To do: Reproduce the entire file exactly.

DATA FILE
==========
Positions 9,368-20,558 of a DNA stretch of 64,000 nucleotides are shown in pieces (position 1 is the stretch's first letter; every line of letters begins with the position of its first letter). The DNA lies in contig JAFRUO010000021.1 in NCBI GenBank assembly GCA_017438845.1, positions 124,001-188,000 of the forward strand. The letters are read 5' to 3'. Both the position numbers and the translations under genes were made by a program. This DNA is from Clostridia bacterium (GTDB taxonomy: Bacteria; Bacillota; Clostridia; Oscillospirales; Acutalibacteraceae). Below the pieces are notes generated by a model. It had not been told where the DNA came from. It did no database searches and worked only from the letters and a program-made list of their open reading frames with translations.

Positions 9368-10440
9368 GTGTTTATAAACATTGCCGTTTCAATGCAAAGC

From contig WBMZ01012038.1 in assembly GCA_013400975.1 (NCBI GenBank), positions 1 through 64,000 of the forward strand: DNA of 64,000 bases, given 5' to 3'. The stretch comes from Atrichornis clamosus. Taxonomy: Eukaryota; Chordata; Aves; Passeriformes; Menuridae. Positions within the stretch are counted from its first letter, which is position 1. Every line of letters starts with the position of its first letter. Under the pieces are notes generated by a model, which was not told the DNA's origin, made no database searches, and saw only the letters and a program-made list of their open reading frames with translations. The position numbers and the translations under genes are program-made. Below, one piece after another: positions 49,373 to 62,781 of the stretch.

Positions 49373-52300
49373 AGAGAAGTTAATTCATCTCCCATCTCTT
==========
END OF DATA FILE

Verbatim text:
Positions 9,368-20,558 of a DNA stretch of 64,000 nucleotides are shown in pieces (position 1 is the stretch's first letter; every line of letters begins with the position of its first letter). The DNA lies in contig JAFRUO010000021.1 in NCBI GenBank assembly GCA_017438845.1, positions 124,001-188,000 of the forward strand. The letters are read 5' to 3'. Both the position numbers and the translations under genes were made by a program. This DNA is from Clostridia bacterium (GTDB taxonomy: Bacteria; Bacillota; Clostridia; Oscillospirales; Acutalibacteraceae). Below the pieces are notes generated by a model. It had not been told where the DNA came from. It did no database searches and worked only from the letters and a program-made list of their open reading frames with translations.

Positions 9368-10440
9368 GTGTTTATAAACATTGCCGTTTCAATGCAAAGC

From contig WBMZ01012038.1 in assembly GCA_013400975.1 (NCBI GenBank), positions 1 through 64,000 of the forward strand: DNA of 64,000 bases, given 5' to 3'. The stretch comes from Atrichornis clamosus. Taxonomy: Eukaryota; Chordata; Aves; Passeriformes; Menuridae. Positions within the stretch are counted from its first letter, which is position 1. Every line of letters starts with the position of its first letter. Under the pieces are notes generated by a model, which was not told the DNA's origin, made no database searches, and saw only the letters and a program-made list of their open reading frames with translations. The position numbers and the translations under genes are program-made. Below, one piece after another: positions 49,373 to 62,781 of the stretch.

Positions 49373-52300
49373 AGAGAAGTTAATTCATCTCCCATCTCTT